Franklin India Ultra Short Bond Fund-Super Inst(G) Ratings Upgrade / Downgrade

The fund suffered six bond downgrades from Jul 2019 to Aug 2019. Six different downgrades from June to July 2019 another four different downgrades from May to June 2019! I am not making this up!! There were few credit rating upgrades too!

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Franklin India Ultra Short Term Bond Fund Ratings Upgrade or Downgrade HistorySo the fund management is not immune to credit risk. They have got it wrong several times. It is just that, so far there have been no defaults and the exposure of these downgraded bonds were low.

Wait a minute, if there were so many credit rating changes, why did I not see it in the NAV? Well, we did!  Consider the fund’s benchmarks: Crisil Liquid Fund Index and
Crisil 1 Year T-Bill Index. Both these are atrociously inappropriate considering the way the fund invests! Let us talk about that another day!

The fund’s beta is 1.84 wrt CRISIL Liquid index over the last three years. The interest rate associated bond yield changes and rating downgrades are responsible for this. This implies 84% higher volatility! So the risk is quite evident but one will have look more closely.

This is the portfolio rating history of Franklin India Ultra Short Fund.  It is dominated by AA and A rated bonds!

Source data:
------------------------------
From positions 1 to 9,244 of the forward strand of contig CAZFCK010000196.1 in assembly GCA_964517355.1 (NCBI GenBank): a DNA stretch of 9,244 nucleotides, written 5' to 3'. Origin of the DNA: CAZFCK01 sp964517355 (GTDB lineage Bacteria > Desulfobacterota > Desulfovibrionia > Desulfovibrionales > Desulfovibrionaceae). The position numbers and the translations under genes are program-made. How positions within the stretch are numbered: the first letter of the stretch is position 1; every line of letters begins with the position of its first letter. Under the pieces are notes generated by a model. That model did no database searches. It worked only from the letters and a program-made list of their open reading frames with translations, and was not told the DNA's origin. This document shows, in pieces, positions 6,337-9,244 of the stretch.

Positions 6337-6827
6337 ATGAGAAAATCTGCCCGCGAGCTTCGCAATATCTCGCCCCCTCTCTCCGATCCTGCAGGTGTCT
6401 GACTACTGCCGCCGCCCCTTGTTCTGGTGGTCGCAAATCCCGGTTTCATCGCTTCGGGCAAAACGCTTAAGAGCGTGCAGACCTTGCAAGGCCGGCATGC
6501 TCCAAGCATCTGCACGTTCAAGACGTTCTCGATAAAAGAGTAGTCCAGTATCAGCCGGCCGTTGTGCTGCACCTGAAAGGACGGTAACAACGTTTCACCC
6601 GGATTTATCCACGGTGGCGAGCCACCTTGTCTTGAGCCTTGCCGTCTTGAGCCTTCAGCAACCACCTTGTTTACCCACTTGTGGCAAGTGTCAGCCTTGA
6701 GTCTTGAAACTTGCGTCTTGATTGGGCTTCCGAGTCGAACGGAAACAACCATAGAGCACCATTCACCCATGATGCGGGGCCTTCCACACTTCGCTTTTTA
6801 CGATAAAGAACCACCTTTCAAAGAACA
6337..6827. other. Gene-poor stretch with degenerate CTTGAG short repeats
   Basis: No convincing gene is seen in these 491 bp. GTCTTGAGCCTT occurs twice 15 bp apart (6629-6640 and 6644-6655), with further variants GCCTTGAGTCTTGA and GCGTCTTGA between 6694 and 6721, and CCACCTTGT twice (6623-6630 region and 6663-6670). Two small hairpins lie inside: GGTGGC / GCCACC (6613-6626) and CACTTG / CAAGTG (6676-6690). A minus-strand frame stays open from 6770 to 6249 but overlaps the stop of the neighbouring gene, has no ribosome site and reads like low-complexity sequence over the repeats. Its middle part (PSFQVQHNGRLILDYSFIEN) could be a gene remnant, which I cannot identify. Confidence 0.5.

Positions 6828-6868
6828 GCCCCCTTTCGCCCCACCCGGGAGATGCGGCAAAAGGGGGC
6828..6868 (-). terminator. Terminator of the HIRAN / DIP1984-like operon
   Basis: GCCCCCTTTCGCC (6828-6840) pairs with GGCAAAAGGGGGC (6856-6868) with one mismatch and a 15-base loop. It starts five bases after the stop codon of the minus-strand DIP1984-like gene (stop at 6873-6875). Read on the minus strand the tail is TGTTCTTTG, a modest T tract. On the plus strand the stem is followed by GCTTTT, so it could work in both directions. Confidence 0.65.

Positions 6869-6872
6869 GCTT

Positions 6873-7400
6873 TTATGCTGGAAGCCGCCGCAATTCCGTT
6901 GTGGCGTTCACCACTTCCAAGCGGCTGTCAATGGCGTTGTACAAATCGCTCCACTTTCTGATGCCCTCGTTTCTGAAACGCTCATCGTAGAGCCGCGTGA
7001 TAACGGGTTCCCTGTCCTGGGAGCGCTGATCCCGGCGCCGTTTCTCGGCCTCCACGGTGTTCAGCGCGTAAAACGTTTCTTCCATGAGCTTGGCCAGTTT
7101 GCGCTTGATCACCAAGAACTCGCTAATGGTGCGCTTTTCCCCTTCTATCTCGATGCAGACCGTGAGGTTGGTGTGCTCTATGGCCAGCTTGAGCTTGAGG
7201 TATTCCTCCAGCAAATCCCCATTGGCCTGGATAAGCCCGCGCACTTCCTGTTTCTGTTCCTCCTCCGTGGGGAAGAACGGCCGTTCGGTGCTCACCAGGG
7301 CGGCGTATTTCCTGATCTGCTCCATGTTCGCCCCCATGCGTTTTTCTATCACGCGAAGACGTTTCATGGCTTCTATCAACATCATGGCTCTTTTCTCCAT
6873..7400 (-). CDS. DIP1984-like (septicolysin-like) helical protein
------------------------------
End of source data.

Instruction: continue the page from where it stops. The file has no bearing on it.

Rating history of Franklin India Ultra Short Bond FundNotice that the fund has increased its corporate bond holdings from late 2012.

Franklin Ultra Short Term Bond Type History

Expense Ratio History

The fund progressively increased its expense ratio (ER) for both regular and direct plans with an increase in AUM which is not quite inviting.  SEBI must do something about this immediately to stop frequent tinkering of the ER

Expense Ratio History of Franklin Ultra Short Term FundWho should invest?

Only investors who can stomach credit downgrades with a goal one year and above should invest. Do not invest by looking at past returns! (notice I never talked about it here) Do not invest by looking at star ratings! Do not assume the Franklin fund management can never get it wrong. Stay away if you prefer peace of mind.

This can be used for long term goals provided you have the confidence that the management will spring back.

How should we invest?

Choosing the growth option is always simple. The weekly dividend option is an option that those in the 30% slab can consider for less than 3Y investment duration. The dividend distribution tax is a touch better than “as per slab” taxation, but more importantly, the risk is considerably lower as the gains are preserved as dividends. The STCG  (or LTC) from the weekly dividend option will be close to zero or at least quite small.

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1 Comment

  1. A lot of the defaults in the last couple of years have been from companies that were rated AAA. However we have not seen defaults from companies rated AA

    This is another factor why this fund has avoided losses due to defaults